National Disability Insurance Scheme

Budget Review 2018–19 Index

Shannon Clark and Luke Buckmaster

In the 2018–19 Budget, the Government commits to ‘guaranteeing essential services’, including ‘fully funding its share of the National Disability Insurance Scheme’.[1] It also reverses the 2017–18 Budget’s proposal to increase the Medicare levy by 0.5 per cent to provide funding for the NDIS.[2] The 2018–19 Budget includes two additional measures to support the NDIS and disability services—a measure on continuity of support and the NDIS Jobs and Market Fund.

It is unlikely the measures will require new legislation.

‘Fully funding’ the NDIS

From 2018–19 to 2021–22, the total expenses for the NDIS are $83.4 billion, of which the Australian Government will contribute $43.2 billion.[3] The NDIS is the seventh largest program by expenses in 2018–19 with costs estimated to be $16.7 billion in 2018–19, increasing to a projected $23.6 billion in 2021–22, though it should be noted that the figures include both Australian and state and territory government contributions.[4] The Australian and state and territory governments jointly contribute to the costs of the NDIS, which is delivered through the National Disability Insurance Agency, a corporate Commonwealth entity.[5]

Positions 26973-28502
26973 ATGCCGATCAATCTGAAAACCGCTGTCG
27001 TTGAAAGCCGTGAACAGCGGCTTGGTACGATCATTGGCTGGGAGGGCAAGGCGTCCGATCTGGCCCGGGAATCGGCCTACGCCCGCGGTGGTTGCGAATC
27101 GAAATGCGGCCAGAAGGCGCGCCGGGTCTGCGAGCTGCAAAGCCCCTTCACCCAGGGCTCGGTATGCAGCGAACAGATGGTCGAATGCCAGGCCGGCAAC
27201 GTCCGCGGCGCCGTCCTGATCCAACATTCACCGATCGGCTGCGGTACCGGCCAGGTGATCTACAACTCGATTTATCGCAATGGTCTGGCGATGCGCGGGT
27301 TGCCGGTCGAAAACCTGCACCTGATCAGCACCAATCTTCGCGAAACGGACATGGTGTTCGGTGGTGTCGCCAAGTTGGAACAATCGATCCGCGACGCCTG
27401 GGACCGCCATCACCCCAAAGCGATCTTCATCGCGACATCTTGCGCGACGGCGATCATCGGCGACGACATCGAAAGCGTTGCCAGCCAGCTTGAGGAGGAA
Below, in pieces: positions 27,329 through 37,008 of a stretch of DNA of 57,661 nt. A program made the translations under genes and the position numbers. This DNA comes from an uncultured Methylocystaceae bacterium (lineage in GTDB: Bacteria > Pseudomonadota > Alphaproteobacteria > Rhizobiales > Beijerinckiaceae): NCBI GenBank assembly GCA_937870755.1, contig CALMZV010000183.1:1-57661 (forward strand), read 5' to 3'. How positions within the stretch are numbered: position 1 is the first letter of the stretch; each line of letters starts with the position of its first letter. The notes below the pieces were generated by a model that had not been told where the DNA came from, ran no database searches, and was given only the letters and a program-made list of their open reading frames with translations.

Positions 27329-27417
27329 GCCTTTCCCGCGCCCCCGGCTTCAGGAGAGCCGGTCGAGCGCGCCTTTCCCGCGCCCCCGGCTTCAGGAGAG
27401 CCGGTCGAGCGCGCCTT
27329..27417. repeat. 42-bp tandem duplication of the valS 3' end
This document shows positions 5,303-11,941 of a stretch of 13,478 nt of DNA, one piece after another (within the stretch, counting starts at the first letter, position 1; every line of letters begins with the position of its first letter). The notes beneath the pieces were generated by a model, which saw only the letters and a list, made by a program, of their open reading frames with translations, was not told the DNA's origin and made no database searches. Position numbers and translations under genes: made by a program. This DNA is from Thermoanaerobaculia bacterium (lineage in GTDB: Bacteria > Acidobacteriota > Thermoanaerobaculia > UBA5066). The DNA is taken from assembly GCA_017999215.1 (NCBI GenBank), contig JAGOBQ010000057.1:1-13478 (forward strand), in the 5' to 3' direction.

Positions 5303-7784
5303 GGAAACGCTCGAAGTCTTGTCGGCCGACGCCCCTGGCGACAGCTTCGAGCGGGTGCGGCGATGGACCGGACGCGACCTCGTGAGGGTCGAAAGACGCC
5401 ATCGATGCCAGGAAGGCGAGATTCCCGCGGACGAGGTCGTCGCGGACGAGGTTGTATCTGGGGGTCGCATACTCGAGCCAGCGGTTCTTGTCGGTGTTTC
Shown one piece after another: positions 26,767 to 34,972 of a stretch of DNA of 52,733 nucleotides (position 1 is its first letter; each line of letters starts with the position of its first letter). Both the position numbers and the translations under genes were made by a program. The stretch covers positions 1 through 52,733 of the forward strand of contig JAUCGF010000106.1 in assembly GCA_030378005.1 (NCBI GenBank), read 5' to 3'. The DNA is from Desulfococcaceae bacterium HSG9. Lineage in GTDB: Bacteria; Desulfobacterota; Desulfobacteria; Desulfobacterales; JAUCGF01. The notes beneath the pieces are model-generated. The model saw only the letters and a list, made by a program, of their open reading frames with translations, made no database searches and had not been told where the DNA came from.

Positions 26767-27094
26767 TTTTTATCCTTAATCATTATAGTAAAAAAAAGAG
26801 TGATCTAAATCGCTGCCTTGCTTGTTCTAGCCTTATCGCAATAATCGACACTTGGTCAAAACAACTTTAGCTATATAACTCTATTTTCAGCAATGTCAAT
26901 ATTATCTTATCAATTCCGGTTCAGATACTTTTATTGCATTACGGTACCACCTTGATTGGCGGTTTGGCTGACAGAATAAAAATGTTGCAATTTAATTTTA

Funding arrangements for the NDIS are complex. Funding comes from a combination of sources, including redirected funds from previous state and territory disability services, funds previously provided to state and territory governments under the National Disability Agreement and the 2011 National Health Reform Agreement, and an earlier increase to the Medicare levy.[6] The remainder is from Australian Government revenue, savings or borrowings.[7]

The debate around funding the NDIS has been contentious.[8] The Coalition Government has repeatedly stated that the previous Labor Government did not provide sufficient funding to fully implement the scheme, while Labor maintains that it ‘found the funding for the National Disability Insurance Scheme when we were in Government’ and that it was set out in the 2013–14 Budget.[9]

In the 2017–18 Budget, the Government announced that it would increase the Medicare levy by 0.5 per cent to 2.5 per cent of taxable income to ‘ensure the National Disability Insurance Scheme (NDIS) is fully funded’.[10] The measure was proposed to begin on 1 July 2019 and generate revenue of $8.2 billion dollars over the forward estimates. However, shortly before the 2018–19 Budget, the Government announced that it would no longer be increasing the Medicare levy and that it could ‘fully fund’ the NDIS without it due to a stronger economy and an improved budget fiscal position.[11]

In the 2018–19 Budget, the Government has again committed to ‘fully funding’ its contribution to the NDIS, although, as noted, without the previously proposed increase to the Medicare levy.[12] That is, it will be funded from the Consolidated Revenue Fund as part of the ongoing cost of the Government’s core business.